When Jeff Jacoby criticizes labor unions as obsolete, he misses a vital point: Organized labor is different today than it was in the 1950s and ’60s (“Sorry, class warriors, but unions aren’t coming back”). Yes, the American workforce is changing. But so are labor unions. Unions represent a diverse workforce in some of our fastest-growing industries.
Workers benefit from organized labor whether they are in a union or not. That’s because we fight for issues relevant to all workers — paid sick time, a living wage, a healthy climate, and affordable health care. As we face an increasingly divided nation, where a handful of Americans take far too much of the economic pie, the people who do the real work need a collective voice to build stronger and more equitable communities. That’s why 1199SEIU is not only Massachusetts’ largest health care union, but also its fastest-growing.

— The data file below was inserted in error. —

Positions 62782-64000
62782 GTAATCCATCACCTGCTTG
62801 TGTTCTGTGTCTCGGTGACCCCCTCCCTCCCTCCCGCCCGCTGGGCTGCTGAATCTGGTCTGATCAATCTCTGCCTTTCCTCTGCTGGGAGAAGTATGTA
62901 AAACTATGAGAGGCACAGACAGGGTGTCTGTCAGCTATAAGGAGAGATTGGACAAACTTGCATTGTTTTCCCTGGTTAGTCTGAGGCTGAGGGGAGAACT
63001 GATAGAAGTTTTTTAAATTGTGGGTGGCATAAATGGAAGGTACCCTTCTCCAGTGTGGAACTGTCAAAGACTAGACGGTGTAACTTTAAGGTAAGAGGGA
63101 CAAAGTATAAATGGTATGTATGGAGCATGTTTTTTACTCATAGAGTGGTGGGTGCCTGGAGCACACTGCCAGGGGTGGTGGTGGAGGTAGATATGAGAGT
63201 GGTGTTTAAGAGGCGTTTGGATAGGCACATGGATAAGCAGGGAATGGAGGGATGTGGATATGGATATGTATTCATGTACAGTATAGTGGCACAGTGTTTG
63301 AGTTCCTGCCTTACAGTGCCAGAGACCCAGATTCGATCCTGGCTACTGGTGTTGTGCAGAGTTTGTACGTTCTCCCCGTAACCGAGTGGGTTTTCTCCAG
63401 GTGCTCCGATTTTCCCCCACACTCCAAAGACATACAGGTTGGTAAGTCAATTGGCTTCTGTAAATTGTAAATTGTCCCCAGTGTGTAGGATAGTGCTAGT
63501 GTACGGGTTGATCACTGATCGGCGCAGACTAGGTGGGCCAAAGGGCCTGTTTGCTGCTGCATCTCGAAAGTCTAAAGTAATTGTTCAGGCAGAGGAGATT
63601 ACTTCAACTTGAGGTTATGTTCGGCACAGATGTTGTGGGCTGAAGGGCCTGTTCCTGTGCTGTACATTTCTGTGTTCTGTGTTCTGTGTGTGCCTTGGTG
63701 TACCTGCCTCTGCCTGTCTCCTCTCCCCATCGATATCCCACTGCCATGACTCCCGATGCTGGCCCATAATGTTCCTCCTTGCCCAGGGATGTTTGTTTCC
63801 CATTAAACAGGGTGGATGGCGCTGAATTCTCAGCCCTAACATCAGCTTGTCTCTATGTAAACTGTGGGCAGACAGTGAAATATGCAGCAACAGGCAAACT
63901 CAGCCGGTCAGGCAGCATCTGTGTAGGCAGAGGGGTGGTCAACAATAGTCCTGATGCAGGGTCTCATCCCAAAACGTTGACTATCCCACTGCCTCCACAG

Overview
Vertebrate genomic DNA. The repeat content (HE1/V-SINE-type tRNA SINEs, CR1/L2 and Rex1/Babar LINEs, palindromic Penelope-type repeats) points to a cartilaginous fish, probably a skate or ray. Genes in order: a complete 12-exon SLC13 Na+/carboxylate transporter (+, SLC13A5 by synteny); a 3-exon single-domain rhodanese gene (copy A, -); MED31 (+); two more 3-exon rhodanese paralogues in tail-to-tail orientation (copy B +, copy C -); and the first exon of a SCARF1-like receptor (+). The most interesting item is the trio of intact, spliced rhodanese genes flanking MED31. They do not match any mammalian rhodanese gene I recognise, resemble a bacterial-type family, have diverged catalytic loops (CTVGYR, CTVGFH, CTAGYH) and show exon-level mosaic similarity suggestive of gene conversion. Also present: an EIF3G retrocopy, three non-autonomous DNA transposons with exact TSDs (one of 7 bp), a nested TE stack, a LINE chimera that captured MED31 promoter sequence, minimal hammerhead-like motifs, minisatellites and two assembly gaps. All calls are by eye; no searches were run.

Income inequality is a serious threat to the American dream. The answer to closing this escalating gap isn’t to turn away from unions. Instead, it’s to embrace the economic and social justice issues that we fight for — a sense of basic fairness that benefits all American workers.